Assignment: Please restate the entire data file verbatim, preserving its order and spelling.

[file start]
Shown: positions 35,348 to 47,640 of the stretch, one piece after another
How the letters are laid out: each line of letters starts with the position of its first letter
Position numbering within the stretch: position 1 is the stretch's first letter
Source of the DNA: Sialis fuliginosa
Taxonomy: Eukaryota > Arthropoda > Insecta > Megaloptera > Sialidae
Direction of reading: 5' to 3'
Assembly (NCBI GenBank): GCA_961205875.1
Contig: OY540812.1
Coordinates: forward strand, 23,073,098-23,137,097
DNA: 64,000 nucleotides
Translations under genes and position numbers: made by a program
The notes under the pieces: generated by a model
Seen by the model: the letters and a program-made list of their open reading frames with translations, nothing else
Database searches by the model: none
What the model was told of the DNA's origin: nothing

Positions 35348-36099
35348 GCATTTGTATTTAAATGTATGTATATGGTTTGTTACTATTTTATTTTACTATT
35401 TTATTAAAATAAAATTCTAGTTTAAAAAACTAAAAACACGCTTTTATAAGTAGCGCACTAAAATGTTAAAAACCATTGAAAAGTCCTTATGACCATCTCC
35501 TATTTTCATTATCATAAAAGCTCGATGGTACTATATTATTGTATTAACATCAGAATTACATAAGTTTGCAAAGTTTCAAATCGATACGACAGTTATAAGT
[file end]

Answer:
Shown: positions 35,348 to 47,640 of the stretch, one piece after another
How the letters are laid out: each line of letters starts with the position of its first letter
Position numbering within the stretch: position 1 is the stretch's first letter
Source of the DNA: Sialis fuliginosa
Taxonomy: Eukaryota > Arthropoda > Insecta > Megaloptera > Sialidae
Direction of reading: 5' to 3'
Assembly (NCBI GenBank): GCA_961205875.1
Contig: OY540812.1
Coordinates: forward strand, 23,073,098-23,137,097
DNA: 64,000 nucleotides
Translations under genes and position numbers: made by a program
The notes under the pieces: generated by a model
Seen by the model: the letters and a program-made list of their open reading frames with translations, nothing else
Database searches by the model: none
What the model was told of the DNA's origin: nothing

Positions 35348-36099
35348 GCATTTGTATTTAAATGTATGTATATGGTTTGTTACTATTTTATTTTACTATT
35401 TTATTAAAATAAAATTCTAGTTTAAAAAACTAAAAACACGCTTTTATAAGTAGCGCACTAAAATGTTAAAAACCATTGAAAAGTCCTTATGACCATCTCC
35501 TATTTTCATTATCATAAAAGCTCGATGGTACTATATTATTGTATTAACATCAGAATTACATAAGTTTGCAAAGTTTCAAATCGATACGACAGTTATAAGT